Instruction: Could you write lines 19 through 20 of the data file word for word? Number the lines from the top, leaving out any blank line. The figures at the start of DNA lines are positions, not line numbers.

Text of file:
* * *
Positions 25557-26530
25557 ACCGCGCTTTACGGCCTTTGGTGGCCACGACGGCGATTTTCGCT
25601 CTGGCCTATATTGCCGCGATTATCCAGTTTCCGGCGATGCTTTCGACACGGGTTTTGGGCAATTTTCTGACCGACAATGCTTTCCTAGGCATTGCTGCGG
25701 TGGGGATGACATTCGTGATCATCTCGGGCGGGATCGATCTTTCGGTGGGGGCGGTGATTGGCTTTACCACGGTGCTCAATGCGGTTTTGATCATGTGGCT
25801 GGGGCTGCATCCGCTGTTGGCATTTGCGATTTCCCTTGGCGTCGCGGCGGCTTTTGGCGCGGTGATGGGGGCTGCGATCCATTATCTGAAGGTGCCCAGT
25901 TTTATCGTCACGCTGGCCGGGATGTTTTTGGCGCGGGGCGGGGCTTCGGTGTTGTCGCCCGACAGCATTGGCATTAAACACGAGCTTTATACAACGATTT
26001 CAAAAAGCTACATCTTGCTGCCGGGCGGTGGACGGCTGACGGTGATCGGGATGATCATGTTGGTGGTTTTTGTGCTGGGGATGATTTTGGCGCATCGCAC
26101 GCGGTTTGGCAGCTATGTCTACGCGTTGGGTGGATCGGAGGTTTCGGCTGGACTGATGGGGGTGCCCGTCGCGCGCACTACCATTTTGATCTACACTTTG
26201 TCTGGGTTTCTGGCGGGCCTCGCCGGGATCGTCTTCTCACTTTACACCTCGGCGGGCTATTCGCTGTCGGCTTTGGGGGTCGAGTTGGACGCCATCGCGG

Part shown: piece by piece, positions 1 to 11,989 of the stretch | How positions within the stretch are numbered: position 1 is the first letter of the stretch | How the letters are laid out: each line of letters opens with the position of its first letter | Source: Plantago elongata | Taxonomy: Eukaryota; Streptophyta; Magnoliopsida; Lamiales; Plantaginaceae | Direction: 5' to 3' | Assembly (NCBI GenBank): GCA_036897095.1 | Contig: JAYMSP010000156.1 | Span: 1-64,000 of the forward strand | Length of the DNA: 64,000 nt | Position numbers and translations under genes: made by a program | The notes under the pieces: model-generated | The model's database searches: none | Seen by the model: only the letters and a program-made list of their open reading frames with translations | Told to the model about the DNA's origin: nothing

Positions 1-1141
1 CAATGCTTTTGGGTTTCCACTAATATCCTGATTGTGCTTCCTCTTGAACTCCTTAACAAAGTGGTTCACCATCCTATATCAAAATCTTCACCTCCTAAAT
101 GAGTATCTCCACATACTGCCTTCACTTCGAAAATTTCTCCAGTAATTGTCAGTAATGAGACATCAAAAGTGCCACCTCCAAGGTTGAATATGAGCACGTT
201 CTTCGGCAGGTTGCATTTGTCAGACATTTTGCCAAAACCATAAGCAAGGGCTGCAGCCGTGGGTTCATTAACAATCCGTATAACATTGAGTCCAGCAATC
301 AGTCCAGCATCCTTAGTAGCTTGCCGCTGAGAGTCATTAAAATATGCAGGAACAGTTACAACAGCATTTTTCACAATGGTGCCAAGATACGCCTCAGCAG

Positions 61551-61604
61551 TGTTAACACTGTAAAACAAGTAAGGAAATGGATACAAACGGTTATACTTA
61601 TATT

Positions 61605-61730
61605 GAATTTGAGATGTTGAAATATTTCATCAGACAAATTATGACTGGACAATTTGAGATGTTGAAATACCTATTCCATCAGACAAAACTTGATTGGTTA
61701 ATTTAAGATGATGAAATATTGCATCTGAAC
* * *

Positions 61605-61730
61605 GAATTTGAGATGTTGAAATATTTCATCAGACAAATTATGACTGGACAATTTGAGATGTTGAAATACCTATTCCATCAGACAAAACTTGATTGGTTA